Pediatric Epilepsies Awards, Funded by the Rock the Block for Pediatric Epilepsy Research Award

Targeted Molecular Therapy For KCNQ2-Associated Severe Pediatric Epilepsy

Edward Cooper, MD, PhD
Baylor College of Medicine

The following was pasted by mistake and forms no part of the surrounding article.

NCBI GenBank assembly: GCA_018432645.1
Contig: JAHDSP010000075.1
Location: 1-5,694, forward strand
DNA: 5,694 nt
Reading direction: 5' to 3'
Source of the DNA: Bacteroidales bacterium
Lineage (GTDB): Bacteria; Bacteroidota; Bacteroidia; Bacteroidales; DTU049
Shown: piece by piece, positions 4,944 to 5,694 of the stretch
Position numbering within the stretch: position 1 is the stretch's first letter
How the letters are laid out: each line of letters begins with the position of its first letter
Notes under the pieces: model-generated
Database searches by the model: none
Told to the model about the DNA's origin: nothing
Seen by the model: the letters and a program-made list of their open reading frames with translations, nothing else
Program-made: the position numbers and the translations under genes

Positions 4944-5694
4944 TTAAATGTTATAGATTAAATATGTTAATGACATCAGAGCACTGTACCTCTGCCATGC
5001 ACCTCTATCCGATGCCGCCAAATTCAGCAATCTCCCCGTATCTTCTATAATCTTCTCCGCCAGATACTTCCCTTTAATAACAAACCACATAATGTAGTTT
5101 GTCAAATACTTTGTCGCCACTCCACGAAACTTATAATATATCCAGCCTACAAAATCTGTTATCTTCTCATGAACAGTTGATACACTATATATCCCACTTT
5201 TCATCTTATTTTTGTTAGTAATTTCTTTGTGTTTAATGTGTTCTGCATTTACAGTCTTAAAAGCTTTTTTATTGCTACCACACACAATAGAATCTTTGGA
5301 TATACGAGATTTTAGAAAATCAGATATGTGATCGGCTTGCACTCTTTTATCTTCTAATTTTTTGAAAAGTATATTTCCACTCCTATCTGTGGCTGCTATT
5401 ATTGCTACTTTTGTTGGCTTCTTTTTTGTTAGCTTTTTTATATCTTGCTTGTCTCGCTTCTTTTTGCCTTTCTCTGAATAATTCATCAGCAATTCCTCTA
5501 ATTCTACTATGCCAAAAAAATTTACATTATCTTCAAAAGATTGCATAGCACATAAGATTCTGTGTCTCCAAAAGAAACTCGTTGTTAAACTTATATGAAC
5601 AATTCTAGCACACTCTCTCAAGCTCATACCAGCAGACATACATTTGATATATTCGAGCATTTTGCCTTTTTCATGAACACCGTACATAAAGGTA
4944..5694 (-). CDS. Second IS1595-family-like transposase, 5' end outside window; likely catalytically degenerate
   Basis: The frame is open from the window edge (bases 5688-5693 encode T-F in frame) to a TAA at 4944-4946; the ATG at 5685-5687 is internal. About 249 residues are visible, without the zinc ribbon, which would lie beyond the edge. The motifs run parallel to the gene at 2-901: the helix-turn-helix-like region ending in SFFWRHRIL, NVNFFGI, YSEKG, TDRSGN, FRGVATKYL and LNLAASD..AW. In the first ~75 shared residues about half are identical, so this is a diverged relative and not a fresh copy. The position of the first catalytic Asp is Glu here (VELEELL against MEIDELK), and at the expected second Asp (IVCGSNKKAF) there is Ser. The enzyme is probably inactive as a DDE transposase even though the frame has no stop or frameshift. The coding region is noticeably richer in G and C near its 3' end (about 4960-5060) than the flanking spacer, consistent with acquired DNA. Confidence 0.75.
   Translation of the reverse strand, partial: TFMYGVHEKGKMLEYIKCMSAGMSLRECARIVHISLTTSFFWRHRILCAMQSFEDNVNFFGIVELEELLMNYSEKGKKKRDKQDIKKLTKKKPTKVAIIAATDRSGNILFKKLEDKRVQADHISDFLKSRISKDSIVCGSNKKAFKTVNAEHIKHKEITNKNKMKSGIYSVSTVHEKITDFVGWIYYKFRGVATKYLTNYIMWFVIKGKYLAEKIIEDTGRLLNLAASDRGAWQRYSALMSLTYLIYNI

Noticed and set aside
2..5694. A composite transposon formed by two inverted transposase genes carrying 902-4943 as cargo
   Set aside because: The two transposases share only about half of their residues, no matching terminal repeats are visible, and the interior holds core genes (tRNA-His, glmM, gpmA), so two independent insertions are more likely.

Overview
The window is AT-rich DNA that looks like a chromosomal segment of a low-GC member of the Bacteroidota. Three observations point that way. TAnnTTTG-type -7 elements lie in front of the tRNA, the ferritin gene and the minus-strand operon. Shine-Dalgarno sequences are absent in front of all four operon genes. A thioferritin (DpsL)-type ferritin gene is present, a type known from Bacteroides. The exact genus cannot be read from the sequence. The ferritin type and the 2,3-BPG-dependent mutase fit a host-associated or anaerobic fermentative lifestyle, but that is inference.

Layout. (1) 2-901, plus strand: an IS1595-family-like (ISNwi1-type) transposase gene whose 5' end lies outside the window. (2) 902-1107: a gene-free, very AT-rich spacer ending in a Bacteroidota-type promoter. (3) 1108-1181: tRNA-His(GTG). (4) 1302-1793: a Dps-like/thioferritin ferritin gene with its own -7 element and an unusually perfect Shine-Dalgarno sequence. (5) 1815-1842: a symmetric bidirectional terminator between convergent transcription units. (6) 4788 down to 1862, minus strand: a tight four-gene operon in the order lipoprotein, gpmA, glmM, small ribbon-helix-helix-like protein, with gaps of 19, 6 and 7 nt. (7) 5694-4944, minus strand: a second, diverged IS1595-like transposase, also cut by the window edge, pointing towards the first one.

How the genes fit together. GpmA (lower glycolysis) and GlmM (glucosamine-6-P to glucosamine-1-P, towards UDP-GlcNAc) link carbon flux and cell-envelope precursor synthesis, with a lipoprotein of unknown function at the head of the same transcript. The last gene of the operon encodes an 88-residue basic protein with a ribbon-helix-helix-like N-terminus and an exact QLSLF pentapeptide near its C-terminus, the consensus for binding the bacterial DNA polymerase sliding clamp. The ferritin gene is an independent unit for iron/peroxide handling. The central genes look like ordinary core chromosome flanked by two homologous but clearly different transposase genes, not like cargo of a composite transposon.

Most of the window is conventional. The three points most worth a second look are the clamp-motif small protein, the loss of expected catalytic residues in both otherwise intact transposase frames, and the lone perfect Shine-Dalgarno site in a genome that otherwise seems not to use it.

Potassium channels are part of the brain’s molecular machinery for electrical signaling. They generally provide a restraining function, and their loss can lead to excessive nerve activity and epilepsy. Mutations in the potassium channel gene KCNQ2 cause forms of epilepsy that begin within days after birth. The severity of KCNQ2-associated epilepsy varies from very mild to severe. In one form, KCNQ2-associated epilepsy is followed by profound, lifelong, developmental delay (epileptic encephalopathy). We will develop methods for augmenting KCNQ2 activity in individuals bearing such severe disease-causing mutations, using a combination of cell-based approaches and animal models.


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